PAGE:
Use of Business Assets for Family Necessity

Assets of the joint family may be used by members for purposes of family necessity. The
term family necessity encompasses avoidance of calamities affecting the whole family,
unavoidable duties, and actions necessary to support the family (Cornish 1937, 46). Some
examples of this include use of funds for the dowry for marriage female members of the
family, legal defense of a family member, and performance of funeral rites for a family
member (Cornish 1937, 48).

There is no clear demarcation in Hindu law between the assets of the familys business and
other assets held jointly by the family (Gopal [1958] 1964, 555). Furthermore, there are no
formal rules in Hindu law to prevent members of the joint family from exploiting the family
business funds for personal purposes. We will discuss the means by which the Hindu joint
family prevents misuse of business funds further below.

From the brief discussion above, we can see that the Hindu joint family possesses two
characteristics in common with modern corporations. First, the Hindu joint family is a
durable institution. Its existence is not contingent upon the existence of any particular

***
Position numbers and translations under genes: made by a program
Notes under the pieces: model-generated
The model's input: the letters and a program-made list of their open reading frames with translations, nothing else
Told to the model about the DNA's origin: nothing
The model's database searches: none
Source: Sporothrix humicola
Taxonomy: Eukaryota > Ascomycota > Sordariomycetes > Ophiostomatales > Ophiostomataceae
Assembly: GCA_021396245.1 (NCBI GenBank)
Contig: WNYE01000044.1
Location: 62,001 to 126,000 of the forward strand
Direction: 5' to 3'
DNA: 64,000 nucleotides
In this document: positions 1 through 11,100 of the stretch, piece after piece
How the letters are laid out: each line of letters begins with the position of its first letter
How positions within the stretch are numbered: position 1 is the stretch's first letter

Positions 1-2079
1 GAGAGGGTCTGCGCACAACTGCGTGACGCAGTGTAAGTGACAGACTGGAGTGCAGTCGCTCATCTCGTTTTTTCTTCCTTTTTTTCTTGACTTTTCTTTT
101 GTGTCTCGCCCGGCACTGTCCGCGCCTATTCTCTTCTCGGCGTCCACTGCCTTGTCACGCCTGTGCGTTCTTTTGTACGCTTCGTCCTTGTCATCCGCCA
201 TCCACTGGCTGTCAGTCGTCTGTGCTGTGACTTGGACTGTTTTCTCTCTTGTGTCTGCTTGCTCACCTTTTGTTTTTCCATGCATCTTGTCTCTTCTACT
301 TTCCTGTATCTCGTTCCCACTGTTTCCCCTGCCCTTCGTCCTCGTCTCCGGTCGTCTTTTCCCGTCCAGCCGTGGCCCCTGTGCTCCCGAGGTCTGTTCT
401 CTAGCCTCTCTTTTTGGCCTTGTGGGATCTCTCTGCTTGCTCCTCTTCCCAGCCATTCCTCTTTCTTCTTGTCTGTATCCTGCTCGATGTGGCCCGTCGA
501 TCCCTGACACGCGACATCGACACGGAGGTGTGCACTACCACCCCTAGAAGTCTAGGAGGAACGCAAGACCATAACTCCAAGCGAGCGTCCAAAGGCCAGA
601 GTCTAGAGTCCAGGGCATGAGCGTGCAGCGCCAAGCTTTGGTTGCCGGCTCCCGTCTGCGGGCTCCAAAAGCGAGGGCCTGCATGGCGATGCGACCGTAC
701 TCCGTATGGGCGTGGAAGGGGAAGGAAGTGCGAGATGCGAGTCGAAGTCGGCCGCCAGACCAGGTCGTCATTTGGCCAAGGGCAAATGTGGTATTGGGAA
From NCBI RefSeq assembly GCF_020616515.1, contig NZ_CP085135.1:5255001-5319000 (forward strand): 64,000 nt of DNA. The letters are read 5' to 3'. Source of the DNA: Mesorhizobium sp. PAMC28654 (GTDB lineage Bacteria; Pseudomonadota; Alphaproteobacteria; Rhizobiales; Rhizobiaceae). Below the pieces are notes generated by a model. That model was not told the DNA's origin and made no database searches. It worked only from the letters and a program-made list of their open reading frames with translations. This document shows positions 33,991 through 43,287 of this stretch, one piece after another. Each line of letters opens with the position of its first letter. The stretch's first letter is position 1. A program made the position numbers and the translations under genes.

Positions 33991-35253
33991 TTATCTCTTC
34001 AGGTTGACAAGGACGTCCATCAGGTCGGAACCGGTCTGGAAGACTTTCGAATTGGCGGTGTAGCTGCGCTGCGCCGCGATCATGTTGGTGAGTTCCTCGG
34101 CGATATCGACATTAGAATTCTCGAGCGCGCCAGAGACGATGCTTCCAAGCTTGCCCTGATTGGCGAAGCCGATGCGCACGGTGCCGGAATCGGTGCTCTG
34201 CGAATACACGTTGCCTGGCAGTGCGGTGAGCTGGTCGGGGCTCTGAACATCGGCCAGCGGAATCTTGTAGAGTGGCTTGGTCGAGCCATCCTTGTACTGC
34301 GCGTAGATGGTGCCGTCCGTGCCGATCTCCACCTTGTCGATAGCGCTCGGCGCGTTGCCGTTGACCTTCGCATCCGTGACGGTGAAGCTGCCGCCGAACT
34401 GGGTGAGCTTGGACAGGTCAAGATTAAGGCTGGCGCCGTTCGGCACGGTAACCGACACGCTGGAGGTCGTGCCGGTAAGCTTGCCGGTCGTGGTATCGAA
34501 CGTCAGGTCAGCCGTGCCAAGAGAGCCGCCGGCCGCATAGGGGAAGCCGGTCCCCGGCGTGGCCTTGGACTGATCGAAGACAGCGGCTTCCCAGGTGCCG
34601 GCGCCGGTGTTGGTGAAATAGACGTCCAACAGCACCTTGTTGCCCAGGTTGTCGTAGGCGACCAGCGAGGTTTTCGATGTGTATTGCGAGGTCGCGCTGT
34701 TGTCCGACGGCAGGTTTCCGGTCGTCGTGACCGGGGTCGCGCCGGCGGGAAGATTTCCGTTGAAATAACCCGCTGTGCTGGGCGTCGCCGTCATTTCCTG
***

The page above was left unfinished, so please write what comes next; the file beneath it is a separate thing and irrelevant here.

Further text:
member and it may only dissolved under special circumstances. A second similarity between
the Hindu joint family and the modern corporation is that both may branch out their business
activities into new areas.

These two similarities acquire crucial importance because an individual using the Hindu joint
family for business would have the experience and the skill set required for operating in an
institution that is durable and can branch out into different types of businesses.

The Impact of Hindu Inheritance System on Capital Accumulation in Families

It has been acknowledged that the inheritance laws of Hinduism allowed for wealth to be held
collectively by a joint family for long durations and encouraged capital accumulation (Bagchi
1985, 26-28; 1999, 50; Leonard 1981, 197). Hindu inheritance law is divided into two
branches: the Mitakshara and Dayabagha. We concern ourselves with the former because it
used throughout South Asia, while the latter is restricted to the province of Bengal. As a
consequence, wealthy Hindu families could hold on to and augment their stock of capital
over the course of many generations.

We will now examine the Hindu and Muslim inheritance codes in greater detail in order to
get a deeper understanding of the process by which wealthy Hindu families were able to
accumulate capital. In order to do so must the nature of the Hindu joint family must be
investigated.

The Hindu Joint Family


A Hindu joint family consists of the male ancestor with his lineal descendants in the male
line, along with the unmarried daughters, wives, and widows of the ancestor and his
descendants. The existence of this male ancestor is not necessary: the joint family may be
composed solely of his descendants. The tie binding members of the joint family is known as